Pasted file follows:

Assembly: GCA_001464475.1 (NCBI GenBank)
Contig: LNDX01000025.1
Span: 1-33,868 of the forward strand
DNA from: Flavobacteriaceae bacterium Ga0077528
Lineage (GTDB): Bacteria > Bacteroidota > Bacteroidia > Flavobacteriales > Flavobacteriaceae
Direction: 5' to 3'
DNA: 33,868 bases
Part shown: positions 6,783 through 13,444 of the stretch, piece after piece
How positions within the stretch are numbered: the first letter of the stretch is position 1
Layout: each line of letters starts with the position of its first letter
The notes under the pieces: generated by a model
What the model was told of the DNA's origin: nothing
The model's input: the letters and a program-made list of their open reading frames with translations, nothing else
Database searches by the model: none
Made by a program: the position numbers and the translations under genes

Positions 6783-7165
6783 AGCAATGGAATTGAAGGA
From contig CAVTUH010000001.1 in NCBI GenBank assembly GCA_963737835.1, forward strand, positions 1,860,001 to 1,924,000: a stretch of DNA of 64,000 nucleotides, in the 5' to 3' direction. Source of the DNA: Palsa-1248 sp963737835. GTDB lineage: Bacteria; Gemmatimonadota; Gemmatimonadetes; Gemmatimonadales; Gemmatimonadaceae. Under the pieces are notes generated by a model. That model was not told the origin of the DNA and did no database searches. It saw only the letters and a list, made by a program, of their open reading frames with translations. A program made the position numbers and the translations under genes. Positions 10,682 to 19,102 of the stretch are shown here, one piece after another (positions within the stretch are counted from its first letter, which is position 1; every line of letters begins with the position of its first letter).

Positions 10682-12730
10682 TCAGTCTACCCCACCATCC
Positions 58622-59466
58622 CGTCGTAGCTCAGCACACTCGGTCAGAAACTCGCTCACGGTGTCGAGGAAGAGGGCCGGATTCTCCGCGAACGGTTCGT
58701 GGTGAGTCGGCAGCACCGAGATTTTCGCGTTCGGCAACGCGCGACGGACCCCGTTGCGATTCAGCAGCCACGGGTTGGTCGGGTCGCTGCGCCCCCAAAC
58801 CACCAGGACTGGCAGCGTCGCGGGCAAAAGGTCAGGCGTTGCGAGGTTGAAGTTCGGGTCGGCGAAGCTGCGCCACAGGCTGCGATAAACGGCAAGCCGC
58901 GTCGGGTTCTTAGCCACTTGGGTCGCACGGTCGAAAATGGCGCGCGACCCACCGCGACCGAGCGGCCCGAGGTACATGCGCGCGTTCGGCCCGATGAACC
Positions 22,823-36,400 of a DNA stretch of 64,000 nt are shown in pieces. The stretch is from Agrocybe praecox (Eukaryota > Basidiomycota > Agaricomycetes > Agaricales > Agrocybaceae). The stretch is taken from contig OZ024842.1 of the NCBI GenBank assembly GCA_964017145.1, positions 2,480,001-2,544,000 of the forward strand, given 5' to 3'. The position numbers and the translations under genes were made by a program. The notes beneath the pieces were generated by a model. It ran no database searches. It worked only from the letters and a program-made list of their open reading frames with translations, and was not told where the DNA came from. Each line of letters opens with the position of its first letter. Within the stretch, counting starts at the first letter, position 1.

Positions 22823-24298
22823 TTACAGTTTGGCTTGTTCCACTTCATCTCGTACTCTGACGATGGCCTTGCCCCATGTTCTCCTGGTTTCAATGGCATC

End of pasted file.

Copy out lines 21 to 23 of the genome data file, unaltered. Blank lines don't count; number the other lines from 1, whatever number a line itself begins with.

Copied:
Positions 58622-59466
58622 CGTCGTAGCTCAGCACACTCGGTCAGAAACTCGCTCACGGTGTCGAGGAAGAGGGCCGGATTCTCCGCGAACGGTTCGT
58701 GGTGAGTCGGCAGCACCGAGATTTTCGCGTTCGGCAACGCGCGACGGACCCCGTTGCGATTCAGCAGCCACGGGTTGGTCGGGTCGCTGCGCCCCCAAAC